At the same time, the current state of operation, perhaps with some older versions, is available as a file. Such server instances can be quickly switched or changed if required. Meanwhile, by checking the code lines, the development teams ensure that as few security problems as possible occur during code creation.
The corporate culture is important
In order to integrate these agile and at the same time solid processes, a little work is needed. This concerns, among other things, the organization of teams and the general culture in code creation. Only in an ambience that is open to DevSecOps can a corresponding system be deeply integrated into the work processes. Companies should, therefore,:
- Establish a culture of openness and learningin which even unconventional solutions are accepted. This also includes openness to criticism, for example when an employee points out bugs and security flaws, even though the budget and time frame are no longer sufficient for troubleshooting.
- Dynamic feedback loops ensuren to be able to transmit information as quickly as possible. Again, it is important that all parts of a DevOps process react positively to unwanted information.
- Security-do not slow down evangelistswho have written themselves the security of a software on the flags. Instead, their assessment should be relevant to ensure good quality.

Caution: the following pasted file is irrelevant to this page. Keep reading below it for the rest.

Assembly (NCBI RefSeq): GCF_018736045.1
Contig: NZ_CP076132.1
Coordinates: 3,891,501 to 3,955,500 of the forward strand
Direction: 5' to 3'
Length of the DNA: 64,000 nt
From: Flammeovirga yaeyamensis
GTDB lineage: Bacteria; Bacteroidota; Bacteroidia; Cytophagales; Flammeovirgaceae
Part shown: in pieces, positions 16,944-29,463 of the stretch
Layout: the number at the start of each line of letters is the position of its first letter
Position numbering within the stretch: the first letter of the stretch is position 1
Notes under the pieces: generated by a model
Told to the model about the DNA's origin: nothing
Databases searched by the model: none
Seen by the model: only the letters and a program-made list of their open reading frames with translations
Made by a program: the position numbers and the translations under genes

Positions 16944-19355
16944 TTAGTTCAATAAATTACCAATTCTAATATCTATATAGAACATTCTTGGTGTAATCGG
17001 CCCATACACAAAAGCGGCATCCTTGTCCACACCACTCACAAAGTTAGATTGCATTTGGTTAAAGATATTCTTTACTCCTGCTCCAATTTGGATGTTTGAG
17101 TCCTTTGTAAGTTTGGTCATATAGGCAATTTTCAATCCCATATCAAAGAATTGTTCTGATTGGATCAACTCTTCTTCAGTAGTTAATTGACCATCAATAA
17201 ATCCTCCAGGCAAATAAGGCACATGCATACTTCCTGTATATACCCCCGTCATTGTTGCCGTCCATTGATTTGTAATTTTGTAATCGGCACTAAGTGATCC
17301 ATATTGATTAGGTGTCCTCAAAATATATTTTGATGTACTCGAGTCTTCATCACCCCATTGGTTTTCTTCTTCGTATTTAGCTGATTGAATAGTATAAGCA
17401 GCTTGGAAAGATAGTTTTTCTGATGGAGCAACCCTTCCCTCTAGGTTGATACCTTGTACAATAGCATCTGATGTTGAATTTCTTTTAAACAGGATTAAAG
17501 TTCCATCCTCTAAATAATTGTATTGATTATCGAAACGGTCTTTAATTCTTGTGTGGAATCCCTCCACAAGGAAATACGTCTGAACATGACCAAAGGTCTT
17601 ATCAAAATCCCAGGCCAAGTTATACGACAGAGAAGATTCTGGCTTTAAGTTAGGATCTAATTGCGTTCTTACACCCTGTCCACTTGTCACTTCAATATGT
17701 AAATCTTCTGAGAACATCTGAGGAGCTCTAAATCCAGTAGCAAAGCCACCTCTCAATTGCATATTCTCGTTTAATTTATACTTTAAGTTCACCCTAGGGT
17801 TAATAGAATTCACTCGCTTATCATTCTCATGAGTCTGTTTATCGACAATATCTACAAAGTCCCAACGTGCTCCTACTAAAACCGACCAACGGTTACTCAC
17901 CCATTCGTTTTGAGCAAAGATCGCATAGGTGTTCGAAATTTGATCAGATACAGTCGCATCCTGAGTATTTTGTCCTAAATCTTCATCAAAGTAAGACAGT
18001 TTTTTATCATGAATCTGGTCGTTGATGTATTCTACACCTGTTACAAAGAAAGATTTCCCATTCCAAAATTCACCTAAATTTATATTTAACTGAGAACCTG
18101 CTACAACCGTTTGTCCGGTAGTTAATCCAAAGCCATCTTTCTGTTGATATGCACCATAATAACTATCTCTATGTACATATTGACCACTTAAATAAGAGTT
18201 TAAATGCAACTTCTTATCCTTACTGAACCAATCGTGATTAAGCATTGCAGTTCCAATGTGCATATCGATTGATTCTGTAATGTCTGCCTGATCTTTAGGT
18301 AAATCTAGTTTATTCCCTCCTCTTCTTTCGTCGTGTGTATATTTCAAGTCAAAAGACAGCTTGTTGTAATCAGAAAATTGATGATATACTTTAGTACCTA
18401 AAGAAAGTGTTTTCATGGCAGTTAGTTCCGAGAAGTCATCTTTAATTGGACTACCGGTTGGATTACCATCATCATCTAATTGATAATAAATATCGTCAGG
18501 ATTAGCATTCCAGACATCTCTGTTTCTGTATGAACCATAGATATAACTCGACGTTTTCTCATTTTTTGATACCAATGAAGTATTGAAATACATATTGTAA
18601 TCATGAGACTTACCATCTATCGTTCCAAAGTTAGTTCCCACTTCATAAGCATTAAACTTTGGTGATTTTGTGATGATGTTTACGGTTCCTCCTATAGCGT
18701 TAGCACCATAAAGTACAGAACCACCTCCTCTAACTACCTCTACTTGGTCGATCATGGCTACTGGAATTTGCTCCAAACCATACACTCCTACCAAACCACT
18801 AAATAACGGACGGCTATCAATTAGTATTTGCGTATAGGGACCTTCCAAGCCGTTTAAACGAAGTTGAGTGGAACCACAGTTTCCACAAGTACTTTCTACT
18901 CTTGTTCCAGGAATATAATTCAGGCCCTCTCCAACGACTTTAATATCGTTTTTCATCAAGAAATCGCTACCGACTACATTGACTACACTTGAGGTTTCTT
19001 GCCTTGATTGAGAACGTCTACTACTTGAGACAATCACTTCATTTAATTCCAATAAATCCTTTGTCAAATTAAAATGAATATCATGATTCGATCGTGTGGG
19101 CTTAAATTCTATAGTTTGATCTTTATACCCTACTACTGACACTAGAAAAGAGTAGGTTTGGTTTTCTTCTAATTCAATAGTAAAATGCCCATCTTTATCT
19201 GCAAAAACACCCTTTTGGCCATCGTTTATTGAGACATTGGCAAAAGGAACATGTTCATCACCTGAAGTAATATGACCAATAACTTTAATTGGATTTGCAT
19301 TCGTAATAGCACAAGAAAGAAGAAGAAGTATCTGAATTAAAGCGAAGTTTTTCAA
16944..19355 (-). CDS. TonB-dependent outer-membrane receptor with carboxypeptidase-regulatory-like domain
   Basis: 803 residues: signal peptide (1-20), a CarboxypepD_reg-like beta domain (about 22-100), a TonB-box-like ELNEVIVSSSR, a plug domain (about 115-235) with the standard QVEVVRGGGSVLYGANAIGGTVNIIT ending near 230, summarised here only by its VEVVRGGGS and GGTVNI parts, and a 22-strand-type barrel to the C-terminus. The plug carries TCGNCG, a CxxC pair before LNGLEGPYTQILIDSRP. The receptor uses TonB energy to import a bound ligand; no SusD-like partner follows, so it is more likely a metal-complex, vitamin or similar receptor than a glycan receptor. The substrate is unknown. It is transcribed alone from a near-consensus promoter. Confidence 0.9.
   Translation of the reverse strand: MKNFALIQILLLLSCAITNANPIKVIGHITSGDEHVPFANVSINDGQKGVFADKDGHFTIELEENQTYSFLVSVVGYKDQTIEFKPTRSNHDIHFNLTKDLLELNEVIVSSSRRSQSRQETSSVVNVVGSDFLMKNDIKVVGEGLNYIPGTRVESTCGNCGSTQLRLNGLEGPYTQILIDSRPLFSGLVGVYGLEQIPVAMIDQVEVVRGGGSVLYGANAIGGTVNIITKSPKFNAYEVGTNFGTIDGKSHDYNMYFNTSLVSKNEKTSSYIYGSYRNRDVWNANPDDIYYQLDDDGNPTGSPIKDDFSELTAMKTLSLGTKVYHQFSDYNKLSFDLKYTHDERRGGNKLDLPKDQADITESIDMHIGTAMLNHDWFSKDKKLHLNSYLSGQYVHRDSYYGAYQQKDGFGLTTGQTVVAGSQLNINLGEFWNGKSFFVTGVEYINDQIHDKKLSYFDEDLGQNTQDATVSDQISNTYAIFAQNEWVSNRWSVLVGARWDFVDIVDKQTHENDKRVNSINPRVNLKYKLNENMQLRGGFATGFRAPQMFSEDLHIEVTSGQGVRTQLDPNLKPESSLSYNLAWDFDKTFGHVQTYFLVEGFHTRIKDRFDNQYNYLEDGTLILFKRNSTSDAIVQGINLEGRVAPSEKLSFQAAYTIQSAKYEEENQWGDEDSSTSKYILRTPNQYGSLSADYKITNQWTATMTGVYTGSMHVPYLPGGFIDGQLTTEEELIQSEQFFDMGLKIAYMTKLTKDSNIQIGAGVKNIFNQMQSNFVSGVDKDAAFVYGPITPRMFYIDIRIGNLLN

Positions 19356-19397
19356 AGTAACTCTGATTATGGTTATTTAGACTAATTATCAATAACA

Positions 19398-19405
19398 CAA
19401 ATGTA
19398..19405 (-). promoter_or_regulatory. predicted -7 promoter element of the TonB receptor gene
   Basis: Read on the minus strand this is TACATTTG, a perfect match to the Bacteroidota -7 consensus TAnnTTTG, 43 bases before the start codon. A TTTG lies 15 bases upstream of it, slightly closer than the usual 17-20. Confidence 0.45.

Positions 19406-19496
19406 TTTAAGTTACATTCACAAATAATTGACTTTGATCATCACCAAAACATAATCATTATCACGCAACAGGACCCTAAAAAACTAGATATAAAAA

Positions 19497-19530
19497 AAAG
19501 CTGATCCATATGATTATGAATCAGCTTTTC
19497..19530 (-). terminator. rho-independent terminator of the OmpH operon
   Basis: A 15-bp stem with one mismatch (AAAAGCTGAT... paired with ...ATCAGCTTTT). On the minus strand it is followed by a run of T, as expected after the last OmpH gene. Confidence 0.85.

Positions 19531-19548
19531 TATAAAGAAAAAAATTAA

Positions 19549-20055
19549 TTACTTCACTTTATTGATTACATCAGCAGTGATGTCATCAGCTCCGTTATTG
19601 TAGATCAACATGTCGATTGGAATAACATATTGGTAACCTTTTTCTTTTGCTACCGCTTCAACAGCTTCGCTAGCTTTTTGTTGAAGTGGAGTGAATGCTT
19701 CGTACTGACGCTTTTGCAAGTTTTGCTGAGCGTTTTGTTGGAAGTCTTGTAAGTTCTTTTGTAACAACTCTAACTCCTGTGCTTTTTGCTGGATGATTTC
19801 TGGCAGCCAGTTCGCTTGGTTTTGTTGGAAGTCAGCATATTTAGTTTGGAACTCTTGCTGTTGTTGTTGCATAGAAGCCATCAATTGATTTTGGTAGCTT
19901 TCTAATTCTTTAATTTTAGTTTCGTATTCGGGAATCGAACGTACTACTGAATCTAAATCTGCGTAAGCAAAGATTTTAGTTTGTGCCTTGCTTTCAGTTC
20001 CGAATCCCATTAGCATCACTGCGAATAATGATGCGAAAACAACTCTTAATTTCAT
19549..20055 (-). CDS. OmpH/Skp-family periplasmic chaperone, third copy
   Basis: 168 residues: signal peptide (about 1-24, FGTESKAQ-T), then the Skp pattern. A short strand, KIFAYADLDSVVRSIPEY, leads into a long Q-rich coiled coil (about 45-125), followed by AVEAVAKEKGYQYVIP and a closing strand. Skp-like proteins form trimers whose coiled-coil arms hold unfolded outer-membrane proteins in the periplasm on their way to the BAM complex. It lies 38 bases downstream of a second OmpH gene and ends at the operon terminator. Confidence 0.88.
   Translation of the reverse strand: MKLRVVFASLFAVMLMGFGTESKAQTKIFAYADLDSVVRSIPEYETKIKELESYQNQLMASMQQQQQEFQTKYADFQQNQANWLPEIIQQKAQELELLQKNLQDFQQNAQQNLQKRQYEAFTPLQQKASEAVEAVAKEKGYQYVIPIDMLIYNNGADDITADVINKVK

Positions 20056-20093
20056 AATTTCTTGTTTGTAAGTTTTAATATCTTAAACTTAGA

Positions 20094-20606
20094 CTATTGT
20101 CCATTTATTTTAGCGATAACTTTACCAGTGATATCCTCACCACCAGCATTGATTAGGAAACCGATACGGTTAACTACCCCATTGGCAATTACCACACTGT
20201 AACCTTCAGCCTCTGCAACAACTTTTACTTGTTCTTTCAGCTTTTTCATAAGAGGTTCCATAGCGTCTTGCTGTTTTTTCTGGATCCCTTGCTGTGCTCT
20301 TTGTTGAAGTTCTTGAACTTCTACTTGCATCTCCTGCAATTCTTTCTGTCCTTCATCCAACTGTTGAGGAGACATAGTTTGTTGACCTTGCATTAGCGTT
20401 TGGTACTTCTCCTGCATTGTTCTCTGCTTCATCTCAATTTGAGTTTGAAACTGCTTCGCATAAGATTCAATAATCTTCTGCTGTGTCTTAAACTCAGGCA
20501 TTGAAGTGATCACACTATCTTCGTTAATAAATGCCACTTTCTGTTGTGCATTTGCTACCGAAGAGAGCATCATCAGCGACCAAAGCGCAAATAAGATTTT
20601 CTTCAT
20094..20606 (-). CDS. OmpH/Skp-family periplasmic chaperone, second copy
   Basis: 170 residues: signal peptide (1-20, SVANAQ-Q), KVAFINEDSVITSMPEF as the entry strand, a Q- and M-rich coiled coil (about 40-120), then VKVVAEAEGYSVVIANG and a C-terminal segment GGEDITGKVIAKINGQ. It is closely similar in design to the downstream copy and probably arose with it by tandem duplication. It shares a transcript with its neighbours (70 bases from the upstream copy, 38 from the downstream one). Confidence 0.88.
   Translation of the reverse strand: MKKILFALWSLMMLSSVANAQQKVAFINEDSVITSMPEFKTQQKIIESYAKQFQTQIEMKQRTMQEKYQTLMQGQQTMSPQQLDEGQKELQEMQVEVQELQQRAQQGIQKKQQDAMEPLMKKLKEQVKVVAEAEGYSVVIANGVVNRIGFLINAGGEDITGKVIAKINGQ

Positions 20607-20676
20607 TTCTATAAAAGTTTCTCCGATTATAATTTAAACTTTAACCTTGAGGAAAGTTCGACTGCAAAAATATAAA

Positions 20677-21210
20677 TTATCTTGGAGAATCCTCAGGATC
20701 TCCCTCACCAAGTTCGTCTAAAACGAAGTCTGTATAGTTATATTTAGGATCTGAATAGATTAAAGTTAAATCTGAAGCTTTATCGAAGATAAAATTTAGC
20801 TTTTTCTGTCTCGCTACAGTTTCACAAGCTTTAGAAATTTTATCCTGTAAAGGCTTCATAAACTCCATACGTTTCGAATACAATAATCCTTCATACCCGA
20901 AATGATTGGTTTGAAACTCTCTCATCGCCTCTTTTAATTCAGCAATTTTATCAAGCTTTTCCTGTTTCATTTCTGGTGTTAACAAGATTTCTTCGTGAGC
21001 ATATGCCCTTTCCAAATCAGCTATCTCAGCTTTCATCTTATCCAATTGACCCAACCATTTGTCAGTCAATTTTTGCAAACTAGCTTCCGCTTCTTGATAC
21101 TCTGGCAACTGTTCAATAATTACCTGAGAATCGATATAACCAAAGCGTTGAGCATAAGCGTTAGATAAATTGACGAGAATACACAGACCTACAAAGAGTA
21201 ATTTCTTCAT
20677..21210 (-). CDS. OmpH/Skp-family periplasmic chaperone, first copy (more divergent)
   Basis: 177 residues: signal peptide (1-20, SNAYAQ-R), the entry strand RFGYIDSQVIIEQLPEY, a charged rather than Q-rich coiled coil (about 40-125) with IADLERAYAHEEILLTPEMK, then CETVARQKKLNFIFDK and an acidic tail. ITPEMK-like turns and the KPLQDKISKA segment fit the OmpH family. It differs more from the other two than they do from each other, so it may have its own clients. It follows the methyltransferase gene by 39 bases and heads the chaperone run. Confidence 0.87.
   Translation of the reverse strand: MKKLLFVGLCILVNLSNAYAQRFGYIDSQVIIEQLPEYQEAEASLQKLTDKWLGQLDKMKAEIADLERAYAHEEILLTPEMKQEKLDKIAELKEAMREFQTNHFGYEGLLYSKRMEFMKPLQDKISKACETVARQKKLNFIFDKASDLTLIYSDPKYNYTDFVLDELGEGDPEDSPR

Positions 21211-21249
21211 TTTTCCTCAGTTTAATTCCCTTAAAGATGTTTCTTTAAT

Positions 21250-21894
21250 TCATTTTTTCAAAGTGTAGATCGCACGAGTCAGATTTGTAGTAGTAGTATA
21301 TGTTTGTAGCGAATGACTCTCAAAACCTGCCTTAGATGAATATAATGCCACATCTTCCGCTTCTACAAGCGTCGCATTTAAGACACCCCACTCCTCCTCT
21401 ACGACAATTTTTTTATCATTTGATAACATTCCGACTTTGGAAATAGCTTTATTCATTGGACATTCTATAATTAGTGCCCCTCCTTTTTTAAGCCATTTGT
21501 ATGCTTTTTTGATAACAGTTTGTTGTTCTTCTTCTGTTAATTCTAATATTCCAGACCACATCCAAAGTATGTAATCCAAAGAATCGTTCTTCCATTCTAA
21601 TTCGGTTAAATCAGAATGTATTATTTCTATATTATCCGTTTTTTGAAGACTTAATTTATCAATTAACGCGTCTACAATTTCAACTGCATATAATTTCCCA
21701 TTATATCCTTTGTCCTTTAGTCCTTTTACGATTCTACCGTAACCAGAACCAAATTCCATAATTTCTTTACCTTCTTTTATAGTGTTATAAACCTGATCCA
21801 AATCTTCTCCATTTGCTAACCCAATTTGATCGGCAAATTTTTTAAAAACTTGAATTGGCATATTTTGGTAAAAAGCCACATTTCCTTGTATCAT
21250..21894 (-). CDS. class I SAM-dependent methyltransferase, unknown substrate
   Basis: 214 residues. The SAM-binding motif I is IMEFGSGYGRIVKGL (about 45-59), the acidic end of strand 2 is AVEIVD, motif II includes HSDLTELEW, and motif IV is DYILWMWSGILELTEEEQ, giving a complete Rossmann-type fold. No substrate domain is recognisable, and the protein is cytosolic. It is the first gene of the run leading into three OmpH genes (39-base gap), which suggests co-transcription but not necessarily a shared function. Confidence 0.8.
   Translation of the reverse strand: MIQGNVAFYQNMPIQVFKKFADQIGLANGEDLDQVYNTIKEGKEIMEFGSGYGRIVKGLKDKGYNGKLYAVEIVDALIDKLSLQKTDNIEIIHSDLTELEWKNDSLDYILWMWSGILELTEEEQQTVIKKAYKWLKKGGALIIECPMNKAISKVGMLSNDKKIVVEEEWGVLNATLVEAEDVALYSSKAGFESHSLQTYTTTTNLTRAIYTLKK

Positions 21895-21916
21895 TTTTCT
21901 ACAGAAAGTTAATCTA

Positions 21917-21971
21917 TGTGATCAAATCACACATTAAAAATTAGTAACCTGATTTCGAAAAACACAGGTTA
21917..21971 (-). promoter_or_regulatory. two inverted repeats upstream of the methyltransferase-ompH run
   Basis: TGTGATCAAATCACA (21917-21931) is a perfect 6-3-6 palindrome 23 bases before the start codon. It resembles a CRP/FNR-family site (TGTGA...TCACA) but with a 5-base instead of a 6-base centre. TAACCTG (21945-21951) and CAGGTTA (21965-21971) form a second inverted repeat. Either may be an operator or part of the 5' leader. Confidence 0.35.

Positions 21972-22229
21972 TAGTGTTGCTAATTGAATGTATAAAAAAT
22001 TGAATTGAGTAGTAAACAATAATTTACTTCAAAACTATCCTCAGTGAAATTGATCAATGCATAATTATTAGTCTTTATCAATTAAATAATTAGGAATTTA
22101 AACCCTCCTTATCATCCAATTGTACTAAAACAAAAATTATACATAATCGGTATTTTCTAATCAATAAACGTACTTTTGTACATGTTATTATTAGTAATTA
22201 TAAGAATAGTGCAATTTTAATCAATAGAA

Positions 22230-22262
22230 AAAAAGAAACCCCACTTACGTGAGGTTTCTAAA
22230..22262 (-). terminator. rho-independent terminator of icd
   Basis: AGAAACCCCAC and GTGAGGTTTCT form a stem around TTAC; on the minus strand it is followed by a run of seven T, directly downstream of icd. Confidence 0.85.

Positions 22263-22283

- Promoting autonomyto give teams the opportunity to fix security issues and other errors in the running process independently and without long review processes.
Establishing SecDevOps in processes
It is also important to optimize the processes within Teams and companies, with a view to DevSecOps. This leads to a fundamental awareness of the importance of high-quality Codes. This can be ensured with the following measures::
- Regular Safety Checks performing ensures that code is specifically and regularly checked for problems. This allows a correction to be made at the earliest possible time.
- Progress and Performance every team leader has to keep up, but it makes sense, for example by precise targetsto keep an eye on where it is going well and where it is hooked. In this way, it can be ensured that occurring problems are detected as quickly as possible.
- Fixed procedures to be able to intervene quickly in the event of a case. If an error is detected in the ongoing process, there must be an “emergency brake” that is usable and traceable for all team members.
- Feedback Loops fixed installation can help to stay focused and fix errors as quickly as possible.
DevSecOps: Using tools
Additional technical measures and tools are also important to establish quality assurance firmly in the ongoing process. In many places, automation can be carried out by script or by means of an analysis tool in order to relieve employees and not permanently harass the team management with minor construction sites.
It also makes sense to introduce an error reporting system, with the help of which employees can not only report errors, but also prioritize them. In addition, the infrastructure on which the project runs as IaS should, of course, be as stable and reliable as possible in order to avoid security problems on the one hand and to avoid interactions on the other.